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Air pollution from diesel exhaust contains a mixture of both toxic chemicals and particulate matter. Many studies have found associations between exposure to diesel exhaust and subsequent poor health outcomes such as increased asthma, heart disease, and cancer. Findings from a new study suggest that brake dust air pollution may have some of the same harmful effects on health as diesel exhaust.

Brake dust is a form of air pollution that consists of metal particles generated from mechanical abrasion from brakes. These particles are small enough to be inhaled deep into the lungs, where they drive the production of reactive oxygen species, promoting inflammation and altering the function of immune cells. Approximately 20 percent of the particulate matter in air pollution is from brake dust.

The study was conducted in macrophages (a type of immune cell) exposed to brake dust obtained from a brake pad testing factory. Following exposure to the dust, the macrophages were challenged with a bacterial pathogen to determine the cells' ability to initiate an immune response and carry out phagocytosis, the process by which macrophages engulf and destroy pathogens.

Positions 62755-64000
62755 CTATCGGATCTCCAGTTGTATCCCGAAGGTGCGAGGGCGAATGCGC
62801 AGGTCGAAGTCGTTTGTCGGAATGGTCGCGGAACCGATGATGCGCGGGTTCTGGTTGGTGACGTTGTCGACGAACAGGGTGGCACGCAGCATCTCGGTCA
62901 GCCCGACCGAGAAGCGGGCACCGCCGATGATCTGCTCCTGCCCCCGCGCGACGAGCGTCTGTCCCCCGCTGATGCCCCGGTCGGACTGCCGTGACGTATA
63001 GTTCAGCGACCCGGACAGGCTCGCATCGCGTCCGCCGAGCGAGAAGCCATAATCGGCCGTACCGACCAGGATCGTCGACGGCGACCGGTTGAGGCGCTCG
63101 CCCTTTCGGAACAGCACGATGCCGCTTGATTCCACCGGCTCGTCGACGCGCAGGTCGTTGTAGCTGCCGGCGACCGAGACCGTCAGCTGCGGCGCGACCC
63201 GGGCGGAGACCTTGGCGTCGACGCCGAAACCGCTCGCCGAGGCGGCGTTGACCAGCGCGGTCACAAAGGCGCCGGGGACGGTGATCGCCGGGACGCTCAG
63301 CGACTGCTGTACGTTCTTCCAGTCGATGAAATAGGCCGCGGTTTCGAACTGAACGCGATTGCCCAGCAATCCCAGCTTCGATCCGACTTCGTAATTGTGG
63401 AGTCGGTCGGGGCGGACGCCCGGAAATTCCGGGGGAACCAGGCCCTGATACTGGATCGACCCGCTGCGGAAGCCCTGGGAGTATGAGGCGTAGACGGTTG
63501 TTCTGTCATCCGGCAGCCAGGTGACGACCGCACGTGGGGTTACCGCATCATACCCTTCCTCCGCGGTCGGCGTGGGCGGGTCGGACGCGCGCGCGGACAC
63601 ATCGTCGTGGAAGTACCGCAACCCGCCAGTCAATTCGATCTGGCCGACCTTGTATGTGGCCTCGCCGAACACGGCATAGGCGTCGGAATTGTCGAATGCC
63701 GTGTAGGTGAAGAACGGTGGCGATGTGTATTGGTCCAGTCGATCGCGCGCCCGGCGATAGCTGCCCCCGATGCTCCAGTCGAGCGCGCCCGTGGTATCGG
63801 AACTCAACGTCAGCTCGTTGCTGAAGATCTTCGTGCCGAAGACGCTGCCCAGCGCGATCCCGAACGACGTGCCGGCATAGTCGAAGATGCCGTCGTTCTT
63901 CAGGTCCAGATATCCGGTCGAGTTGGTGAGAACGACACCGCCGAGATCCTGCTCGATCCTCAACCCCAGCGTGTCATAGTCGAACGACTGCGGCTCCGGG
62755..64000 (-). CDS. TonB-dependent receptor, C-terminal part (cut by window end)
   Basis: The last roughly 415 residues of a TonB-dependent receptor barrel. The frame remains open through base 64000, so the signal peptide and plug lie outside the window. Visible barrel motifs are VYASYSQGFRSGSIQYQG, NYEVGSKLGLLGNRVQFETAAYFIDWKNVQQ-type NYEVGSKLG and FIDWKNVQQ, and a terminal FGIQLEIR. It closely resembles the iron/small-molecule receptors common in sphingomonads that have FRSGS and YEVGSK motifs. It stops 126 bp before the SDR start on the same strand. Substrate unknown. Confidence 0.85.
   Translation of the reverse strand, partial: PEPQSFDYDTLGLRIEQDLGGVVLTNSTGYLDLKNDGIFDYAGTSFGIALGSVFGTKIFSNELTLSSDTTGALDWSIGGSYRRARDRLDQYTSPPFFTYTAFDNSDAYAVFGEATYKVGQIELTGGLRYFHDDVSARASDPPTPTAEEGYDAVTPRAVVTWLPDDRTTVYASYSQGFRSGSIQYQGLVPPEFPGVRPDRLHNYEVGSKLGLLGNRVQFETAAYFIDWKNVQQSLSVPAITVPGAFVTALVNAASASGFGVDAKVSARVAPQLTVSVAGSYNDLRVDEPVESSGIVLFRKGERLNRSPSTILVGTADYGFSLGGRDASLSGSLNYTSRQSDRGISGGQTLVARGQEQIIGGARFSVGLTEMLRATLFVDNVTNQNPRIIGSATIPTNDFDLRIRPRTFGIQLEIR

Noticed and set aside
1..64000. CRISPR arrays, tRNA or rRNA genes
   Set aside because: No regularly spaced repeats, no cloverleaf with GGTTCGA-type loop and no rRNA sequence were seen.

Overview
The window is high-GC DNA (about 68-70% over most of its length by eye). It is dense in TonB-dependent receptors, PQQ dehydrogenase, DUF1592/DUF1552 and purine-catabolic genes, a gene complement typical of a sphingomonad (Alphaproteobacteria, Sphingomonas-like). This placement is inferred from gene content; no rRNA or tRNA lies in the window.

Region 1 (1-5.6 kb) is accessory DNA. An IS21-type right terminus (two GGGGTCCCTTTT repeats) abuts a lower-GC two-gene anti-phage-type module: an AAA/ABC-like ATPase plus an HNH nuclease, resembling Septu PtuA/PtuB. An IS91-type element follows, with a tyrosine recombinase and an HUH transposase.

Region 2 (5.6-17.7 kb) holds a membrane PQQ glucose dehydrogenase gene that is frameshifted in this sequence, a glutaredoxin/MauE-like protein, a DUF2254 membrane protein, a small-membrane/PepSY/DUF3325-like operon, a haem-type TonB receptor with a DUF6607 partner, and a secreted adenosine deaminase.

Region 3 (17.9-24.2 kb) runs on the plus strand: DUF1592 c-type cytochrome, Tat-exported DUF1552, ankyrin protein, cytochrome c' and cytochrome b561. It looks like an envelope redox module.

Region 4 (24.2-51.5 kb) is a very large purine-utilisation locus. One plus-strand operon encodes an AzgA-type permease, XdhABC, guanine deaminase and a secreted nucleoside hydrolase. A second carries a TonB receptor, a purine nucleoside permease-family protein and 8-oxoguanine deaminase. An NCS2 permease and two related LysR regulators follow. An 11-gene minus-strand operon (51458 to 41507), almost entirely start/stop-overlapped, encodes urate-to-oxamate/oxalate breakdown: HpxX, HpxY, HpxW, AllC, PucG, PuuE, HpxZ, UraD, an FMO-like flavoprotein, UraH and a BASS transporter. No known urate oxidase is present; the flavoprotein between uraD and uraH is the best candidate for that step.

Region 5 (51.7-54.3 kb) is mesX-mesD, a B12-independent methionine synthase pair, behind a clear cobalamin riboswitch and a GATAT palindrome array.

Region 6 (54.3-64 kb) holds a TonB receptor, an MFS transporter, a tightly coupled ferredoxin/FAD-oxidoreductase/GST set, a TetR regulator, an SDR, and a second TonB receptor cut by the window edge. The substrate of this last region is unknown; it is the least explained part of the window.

The cells demonstrated dose-dependent decreases in mitochondrial depolarization (a process that inhibits the production of mitochondrial reactive oxygen species), increased secretion of immune-related cytokines, and decreased phagocytosis. Following 24-hour incubation in a brake pad particle-free environment, the macrophages regained their ability to carry out an appropriate immune response.

Although this research was performed in cells and future research will need to confirm the effects brake dust has on animals, these findings suggest that exposure to brake pad abrasion particles may be as harmful as exposure to diesel exhaust. They also highlight the importance of pollution mitigation strategies in public health interventions.

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